I figured if just the poets came, we'd have a good turnout, but people kept coming and coming. The room holds 80 and it was completely full. The reading took place from 1:00 to 4:00 and almost everyone was there the entire time. It was primarily women, but we had some guys too.
I decided to keep it simple and use alphabetical order for the reading, and that worked just fine, giving us a nice mixture of poems and voices. I introduced the poets by name only as their bios are on the webpage I made for the event. But each poet was invited to say a few (just a few) words about her woman-related poem. We had poems on a wide variety of topics, e.g., moving to a new home after retirement, empty nest, love, sex, giving birth, breast cancer, and cooking. Halfway through we took a 10-minute break. I practically had to threaten people to get them back into their seats! The excitement and the conversation were going at such a high level. We then went on to the second half of the reading.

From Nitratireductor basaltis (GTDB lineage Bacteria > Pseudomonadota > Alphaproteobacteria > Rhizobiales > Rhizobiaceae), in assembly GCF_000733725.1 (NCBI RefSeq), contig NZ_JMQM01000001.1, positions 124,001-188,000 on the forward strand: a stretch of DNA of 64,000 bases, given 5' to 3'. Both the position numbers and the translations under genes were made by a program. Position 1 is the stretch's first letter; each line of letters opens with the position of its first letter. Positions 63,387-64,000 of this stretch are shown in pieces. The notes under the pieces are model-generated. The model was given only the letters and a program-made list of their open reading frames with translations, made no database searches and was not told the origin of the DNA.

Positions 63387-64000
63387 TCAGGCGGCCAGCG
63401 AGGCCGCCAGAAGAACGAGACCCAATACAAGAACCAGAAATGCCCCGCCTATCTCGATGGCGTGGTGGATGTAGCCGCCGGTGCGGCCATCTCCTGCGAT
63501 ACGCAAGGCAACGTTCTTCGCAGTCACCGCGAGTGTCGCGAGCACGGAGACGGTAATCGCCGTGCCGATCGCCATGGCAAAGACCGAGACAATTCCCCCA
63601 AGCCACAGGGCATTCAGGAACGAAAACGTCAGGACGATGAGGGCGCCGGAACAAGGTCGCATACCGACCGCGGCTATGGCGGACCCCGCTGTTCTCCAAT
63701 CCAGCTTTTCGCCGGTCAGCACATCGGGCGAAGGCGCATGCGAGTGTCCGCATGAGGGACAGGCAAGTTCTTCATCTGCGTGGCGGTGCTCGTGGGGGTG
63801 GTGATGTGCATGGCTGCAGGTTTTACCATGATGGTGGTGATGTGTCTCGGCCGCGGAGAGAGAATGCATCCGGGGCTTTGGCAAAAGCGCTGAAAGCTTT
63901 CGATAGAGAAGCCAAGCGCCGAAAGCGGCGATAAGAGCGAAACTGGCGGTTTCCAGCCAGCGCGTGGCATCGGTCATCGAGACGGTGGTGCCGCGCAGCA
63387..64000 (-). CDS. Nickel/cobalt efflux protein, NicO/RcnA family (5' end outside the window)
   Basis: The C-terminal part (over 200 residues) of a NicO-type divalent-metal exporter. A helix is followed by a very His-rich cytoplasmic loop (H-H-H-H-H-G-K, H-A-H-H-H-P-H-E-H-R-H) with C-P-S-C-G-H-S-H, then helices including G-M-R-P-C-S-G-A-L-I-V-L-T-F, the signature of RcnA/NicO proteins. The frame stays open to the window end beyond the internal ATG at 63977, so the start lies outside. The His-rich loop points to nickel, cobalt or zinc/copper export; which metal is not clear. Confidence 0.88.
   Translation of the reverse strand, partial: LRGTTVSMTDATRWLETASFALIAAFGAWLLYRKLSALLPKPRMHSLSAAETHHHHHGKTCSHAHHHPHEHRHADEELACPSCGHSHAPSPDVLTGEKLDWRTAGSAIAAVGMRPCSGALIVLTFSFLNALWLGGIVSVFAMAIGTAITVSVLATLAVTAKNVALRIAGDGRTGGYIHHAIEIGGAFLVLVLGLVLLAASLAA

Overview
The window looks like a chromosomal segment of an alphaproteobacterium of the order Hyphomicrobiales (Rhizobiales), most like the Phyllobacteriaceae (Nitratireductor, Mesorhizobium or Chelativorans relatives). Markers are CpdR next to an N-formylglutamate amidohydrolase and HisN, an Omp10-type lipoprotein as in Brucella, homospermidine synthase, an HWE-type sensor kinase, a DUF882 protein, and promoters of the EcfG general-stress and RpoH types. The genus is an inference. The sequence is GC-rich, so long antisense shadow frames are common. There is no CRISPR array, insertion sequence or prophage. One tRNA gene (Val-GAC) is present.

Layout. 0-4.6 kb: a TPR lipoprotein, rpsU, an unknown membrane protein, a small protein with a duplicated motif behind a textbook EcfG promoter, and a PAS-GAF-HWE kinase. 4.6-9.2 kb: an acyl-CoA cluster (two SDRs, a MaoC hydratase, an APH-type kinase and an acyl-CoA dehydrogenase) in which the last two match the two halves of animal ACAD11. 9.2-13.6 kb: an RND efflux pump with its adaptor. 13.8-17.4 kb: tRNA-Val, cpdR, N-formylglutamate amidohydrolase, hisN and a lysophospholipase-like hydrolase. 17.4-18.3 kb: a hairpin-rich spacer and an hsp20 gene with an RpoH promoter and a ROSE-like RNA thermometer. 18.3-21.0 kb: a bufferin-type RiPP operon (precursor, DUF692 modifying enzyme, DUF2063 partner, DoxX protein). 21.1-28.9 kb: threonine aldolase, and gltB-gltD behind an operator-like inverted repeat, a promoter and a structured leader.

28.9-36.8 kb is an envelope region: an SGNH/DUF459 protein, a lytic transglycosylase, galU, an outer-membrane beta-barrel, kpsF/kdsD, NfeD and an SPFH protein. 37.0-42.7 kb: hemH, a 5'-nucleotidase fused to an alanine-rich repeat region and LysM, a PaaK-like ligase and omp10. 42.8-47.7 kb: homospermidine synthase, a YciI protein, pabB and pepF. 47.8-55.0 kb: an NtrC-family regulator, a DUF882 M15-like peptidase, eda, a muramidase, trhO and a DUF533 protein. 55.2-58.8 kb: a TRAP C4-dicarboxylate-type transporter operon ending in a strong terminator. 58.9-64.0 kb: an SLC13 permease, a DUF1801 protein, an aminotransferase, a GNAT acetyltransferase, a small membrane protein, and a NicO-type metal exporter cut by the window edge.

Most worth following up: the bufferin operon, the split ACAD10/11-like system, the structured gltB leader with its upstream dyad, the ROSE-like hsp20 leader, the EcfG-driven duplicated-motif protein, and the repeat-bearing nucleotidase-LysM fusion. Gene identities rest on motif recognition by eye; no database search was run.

Then everyone was invited to join the poets for the Tea Party. A library volunteer made the coffee and tea. Cookies were delicious! The book sale was also going on in the corridor during this time. A number of the poets had books so were invited to bring copies of one title. The most amazing thing happened! People stood in line waiting to buy poetry books. It was a beautiful thing to see. We sold a total of 76 books! More conversation during the book signing.
Just shows what can happen when women support women and poets support poets.
I also had a little strategy going to encourage book sales. While at AWP, I'd picked up six copies of the brand new Wompo listserv anthology, Letters to the World. Each book purchased earned the purchaser one chance to win a copy of the anthology. The more books you bought, the greater your chance to win. The drawing was held at the end of the program. Between the books sold and the anthologies won, we put a lot of poetry out on the street.
I think everyone went home happy and exhilarated by a day of poetry, conversation, renewing old friendships and making new ones. One of the poets said the day felt like a reunion. Cards and email addresses were exchanged. Dates for future readings at different venues were made.
The crowd assembling before the reading. We packed this room.